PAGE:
Honoring the Life and Legacy of Dr. Martin Luther King Jr.: Beyond “freedom,” the messages and their lasting meaning
Many people know Dr. Martin Luther King Jr. for the pivotal role he played in inspiring and coalescing the masses in the non-violent civil rights movement for voting rights, equality and an end to legal segregation. But his role in working with other leaders – including Whitney M. Young, former executive director of the National Urban League – to press for fairness and economic justice is often forgotten, yet it is equally important. In fact, the 1964 protest march in the nation’s capital, the one that made Dr. King’s “I Have a Dream” speech famous, was called the March on Washington for Jobs and Freedom.
When Dr. King was shot to death in Memphis in 1968, he was in that city to stand shoulder to shoulder with unionized sanitation workers who were striking for fair treatment and fair pay. Dr. King saw their cause through the lens of his Poor People’s campaign that highlighted the need for economic equality and social justice – for all people.
A man of deep spiritual faith, Dr. King wanted to see an end to hate and a blossoming of love. He wanted to see peace, an end to violence and war globally.
This week, as we mark the April 4th date Dr. King was assassinated, let us resolve to put our power toward pushing our country toward his vision of a society in which people are respected, treated fairly, share equitably in the nation’s bounty, and actually love one another here at home and around the world.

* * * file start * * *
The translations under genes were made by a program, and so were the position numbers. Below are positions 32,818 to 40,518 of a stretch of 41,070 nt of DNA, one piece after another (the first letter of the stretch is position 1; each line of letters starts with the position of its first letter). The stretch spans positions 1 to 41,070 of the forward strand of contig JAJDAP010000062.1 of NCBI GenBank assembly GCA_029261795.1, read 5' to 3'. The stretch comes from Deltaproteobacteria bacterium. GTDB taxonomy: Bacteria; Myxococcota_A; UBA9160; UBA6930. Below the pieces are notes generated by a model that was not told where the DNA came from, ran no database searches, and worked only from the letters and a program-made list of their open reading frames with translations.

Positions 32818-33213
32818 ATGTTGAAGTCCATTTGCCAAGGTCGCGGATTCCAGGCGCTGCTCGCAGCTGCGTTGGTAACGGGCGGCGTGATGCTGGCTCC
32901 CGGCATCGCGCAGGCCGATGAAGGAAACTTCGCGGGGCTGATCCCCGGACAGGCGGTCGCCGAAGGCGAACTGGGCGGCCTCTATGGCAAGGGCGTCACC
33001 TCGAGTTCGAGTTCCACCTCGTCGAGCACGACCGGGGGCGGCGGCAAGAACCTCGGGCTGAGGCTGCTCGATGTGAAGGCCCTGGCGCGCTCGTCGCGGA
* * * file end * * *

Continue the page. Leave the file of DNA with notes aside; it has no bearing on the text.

In Atlanta, Dr. King’s birth home, let’s honor his legacy by working together for the economic empowerment of all of the youth, adults and families that are struggling to survive and thrive, despite an economy that is doing well. To achieve Dr. King’s Dream, let’s band together to focus on awakening state legislators to the moral imperative and economic benefits of the passage of equitable legislation in the next Legislative Session to include the establishment of a statewide minimum wage of $15 an hour. Let’s call for needs-based scholarships for post-secondary education; expansion of state contracting with minority and women owned firms; and funding for high quality public education available in every neighborhood, no matter where children live. Let’s demand criminal justice reform that helps dismantle the pipeline to prison; resources to build adequate, affordable and quality housing, and an end to homelessness; and access to affordable health care for all.
Let us also work to open doors of opportunity and provide access to contracts and capital for business development and training for career advancement in high demand sectors that lead to livable wages and more for everyone who is willing to embrace education and skills building, responsibility, and hard work for themselves, for their families and for the good of the wider community.
As we encounter people and messages in mass media and social media that reflect divisive themes or discriminatory practices, let’s push back and vow that we will be part of a Movement for Civility, Empowerment and Non-Violence in the spirit of Dr. King. When we encounter injustice and see the need for change, let’s ask ourselves “What would Dr. King do?” And most importantly, let’s take bold steps together toward sustainable and measurable change.
Please join the Urban League of Greater Atlanta in honoring Dr. King and making the commitment to carry on his work for non-violent social change, economic justice, civil rights and love for generations to come by partnering and collaborating until we all “reach the Mountaintop” Dr. King envisioned.